ELECTRICAL AND COMPUTER ENGINEERING

Engineering new efficiency into a tried-and-true system

Annette Muetze

Electrical and Computer Engineering Assistant Professor Annette Muetze (15K JPG)

WHENEVER ELECTRICAL CURRENT is employed to create motion, chances are a traction motor is doing the work. In fact, these workhorse systems for converting electricity to motion or motion to energy are so common, even a small gain in their efficiency can produce dramatic energy savings and environmental benefits. Industry continues to find new uses for traction motors and is demanding better performance from them under a wider range of operating conditions.

With a five-year, $399,000 grant from the National Science Foundation in hand, Assistant Professor Annette Muetze will apply modern optimization and design techniques to coax greater reliability and efficiency from traction motors. The grant is part of Muetze's Faculty Early Career Development Award (CAREER) from NSF. Among the most prestigious given to faculty who are just beginning their academic careers, CAREER awards are granted to creative projects that effectively integrate research and education.

Muetze will apply modern mathematical optimization techniques to finite element analysis-based design of electromechanical energy converters. Her modeling and problem formulation will exploit convex characteristics that play an important role in global optimization. Muetze will use these techniques to create streamlined, reliable and highly efficient designs, bringing forth a significant savings related to sub-optimal energy consumption of traction motors.

In addition, Muetze will integrate these modern design techniques into on-campus and off-campus power-engineering education at both the undergraduate and graduate levels. Her methodology will include the development of web-based learning tools, literature-based learning and small-group-based projects.

Quantum dots assemble to mimic membrane pores in living cells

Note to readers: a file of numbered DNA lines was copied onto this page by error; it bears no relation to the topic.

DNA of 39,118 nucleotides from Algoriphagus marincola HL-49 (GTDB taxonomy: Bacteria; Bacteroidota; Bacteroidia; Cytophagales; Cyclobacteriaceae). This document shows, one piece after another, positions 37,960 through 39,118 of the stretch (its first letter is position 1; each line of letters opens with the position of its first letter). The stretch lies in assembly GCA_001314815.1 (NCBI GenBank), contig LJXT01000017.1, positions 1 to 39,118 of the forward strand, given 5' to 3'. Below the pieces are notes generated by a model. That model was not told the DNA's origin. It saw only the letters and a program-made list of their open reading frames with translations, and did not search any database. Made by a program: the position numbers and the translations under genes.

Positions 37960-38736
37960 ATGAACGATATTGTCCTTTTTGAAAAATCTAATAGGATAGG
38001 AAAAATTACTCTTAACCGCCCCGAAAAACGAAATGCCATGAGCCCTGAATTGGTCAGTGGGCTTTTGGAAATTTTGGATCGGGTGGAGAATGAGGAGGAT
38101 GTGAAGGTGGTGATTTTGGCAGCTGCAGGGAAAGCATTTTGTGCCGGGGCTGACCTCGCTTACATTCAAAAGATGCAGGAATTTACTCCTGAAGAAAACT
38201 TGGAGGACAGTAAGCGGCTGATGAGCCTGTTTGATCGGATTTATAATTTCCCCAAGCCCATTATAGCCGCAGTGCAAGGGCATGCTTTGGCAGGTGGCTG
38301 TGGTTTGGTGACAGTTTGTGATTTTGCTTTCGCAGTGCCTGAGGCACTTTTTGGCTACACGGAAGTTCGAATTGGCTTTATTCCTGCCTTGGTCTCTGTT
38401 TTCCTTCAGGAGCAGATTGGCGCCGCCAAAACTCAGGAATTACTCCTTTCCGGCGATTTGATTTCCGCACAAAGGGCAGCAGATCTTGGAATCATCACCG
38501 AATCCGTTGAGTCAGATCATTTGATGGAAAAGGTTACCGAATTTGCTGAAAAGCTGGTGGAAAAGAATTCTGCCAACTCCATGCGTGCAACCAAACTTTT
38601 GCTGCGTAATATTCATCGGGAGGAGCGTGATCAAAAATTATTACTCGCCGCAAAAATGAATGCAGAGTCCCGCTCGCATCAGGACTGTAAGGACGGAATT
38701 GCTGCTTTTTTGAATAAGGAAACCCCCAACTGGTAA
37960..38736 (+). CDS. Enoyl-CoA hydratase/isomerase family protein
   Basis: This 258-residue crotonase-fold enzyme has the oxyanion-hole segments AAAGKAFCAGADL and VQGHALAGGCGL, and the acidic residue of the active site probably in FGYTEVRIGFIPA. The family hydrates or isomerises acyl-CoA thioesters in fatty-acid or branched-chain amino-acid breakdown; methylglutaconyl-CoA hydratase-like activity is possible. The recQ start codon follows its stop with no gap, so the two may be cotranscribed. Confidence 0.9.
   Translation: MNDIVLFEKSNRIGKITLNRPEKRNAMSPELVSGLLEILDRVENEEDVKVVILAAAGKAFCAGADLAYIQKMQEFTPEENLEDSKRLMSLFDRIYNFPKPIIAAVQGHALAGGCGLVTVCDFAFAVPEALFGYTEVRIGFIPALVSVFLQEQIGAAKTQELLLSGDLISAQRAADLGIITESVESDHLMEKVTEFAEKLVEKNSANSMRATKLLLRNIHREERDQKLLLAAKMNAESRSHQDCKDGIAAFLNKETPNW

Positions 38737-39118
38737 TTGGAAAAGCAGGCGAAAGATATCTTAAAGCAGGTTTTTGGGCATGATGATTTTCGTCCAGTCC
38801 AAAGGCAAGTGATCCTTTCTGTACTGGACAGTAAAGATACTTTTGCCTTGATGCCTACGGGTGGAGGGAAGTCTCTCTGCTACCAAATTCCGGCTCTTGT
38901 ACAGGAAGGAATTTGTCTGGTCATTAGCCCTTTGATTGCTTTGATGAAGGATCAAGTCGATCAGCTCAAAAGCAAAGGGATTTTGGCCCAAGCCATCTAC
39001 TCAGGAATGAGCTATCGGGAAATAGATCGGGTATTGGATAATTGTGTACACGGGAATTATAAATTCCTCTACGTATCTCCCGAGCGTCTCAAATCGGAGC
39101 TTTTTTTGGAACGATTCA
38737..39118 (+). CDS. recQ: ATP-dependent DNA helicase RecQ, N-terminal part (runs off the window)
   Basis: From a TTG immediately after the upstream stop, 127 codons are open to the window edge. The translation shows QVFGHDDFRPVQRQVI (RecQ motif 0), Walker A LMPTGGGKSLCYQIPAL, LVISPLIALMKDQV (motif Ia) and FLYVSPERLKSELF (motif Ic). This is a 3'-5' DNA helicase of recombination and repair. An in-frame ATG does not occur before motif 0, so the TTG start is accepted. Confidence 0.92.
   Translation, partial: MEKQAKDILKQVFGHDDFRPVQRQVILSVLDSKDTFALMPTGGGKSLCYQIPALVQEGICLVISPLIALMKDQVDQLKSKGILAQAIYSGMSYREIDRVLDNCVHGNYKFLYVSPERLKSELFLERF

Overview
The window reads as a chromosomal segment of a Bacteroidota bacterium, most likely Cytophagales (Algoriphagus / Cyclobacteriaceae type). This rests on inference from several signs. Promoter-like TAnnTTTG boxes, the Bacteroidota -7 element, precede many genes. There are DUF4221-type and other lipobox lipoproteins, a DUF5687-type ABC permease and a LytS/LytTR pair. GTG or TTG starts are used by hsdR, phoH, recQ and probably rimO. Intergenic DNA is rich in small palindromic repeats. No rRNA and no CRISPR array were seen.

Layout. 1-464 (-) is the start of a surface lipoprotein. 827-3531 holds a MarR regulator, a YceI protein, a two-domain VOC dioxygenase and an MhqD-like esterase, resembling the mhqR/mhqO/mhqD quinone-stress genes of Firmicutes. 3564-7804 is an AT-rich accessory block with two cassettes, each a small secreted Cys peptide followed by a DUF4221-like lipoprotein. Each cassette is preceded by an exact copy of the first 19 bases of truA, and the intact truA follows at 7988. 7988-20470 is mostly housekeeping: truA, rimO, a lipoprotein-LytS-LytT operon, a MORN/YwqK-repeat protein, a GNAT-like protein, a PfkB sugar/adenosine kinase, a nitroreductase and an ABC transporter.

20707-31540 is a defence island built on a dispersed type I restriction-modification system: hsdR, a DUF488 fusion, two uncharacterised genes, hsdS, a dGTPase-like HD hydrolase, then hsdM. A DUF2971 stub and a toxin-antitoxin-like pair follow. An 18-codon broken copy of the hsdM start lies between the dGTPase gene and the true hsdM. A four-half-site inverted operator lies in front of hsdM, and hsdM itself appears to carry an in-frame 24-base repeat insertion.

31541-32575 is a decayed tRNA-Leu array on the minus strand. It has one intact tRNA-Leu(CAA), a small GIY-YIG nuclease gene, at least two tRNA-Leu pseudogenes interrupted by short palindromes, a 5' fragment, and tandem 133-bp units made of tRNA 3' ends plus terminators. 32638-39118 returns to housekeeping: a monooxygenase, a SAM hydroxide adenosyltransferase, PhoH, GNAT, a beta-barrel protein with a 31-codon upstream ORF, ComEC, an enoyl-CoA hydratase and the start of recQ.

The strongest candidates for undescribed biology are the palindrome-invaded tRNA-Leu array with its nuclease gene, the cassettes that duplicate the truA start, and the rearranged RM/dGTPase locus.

WHILE STUDYING the pores in biological membranes by labeling them with tiny specks of crystal, a team of engineers witnessed a startling result: The specks assembled to form their own artificial pores. The discovery could lead to an entirely new level of manipulation, imaging and understanding of the inner workings of cells.

The specks, known as inorganic semiconductor nanocrystals or quantum dots, measure in millionths of a millimeter. Professors Dan van der Weide and Robert Blick, along with researchers Sujatha Ramachandran and George Kumar, found that by applying voltage to a solution containing both quantum dots and membranes similar to those of living cells, they could press the dots into the membranes. The dots formed rings, which in turn acted as membrane pores.

Natural channels in cell membranes regulate the flow of charged atoms, or ions, in and out of the cell — a process that controls everything from the twitching of muscle fibers to the firing of neurons. Using the artificial pores, the engineers showed they could enhance the movement of ions across the membrane and control their flow from outside by applying voltage. Because the artificial channels elicit bursts of current in the artificial membranes, the team believes quantum dots could perform similarly in cells such as neurons and muscles. They look forward to understanding how the dots behave in vivo in these excitable cells, and will next investigate the properties that cause the artificial pores to open and close.

New mathematics ask, “Do I know you?”

RECOGNIZING A FAMILIAR FACE — something humans do with ease — is what scientists now hope to accomplish with image processing and mathematics. Like the human brain, the face recognition system being developed by Professors Nigel Boston and Yu Hen Hu, and Computer Sciences Professor Chuck Dyer, focuses on facial features that remain unchanged as the face moves, such as a cheek's curve or a nose's slope. Such systems could one day spot wanted individuals in a host of settings, from terrorists walking through airports to serial cheaters casing casinos.

Based on the classical mathematical theory of invariants, the method calculates the mathematical factors that stay the same when a curve or surface is rotated. The resulting graphical fingerprint or signature — called the invariant — can be used to identify the curve or surface at any orientation.

Past mathematicians have used differential equations to calculate invariants, an approach that is very sensitive to noise. The UW-Madison team has instead invented a technique employing integrals. To test its ability to recognize two-dimensional shapes, the researchers obtained the contours of 100 distinct fish species from a database, generated 20 randomly oriented variations of each contour, and fuzzed the outlines to introduce noise. The integral invariant approach proved able to match the variations to the original contours with 98 percent accuracy, outperforming popular competing techniques. With the mathematics in hand, the team is now devising a system for face recognition in three dimensions.

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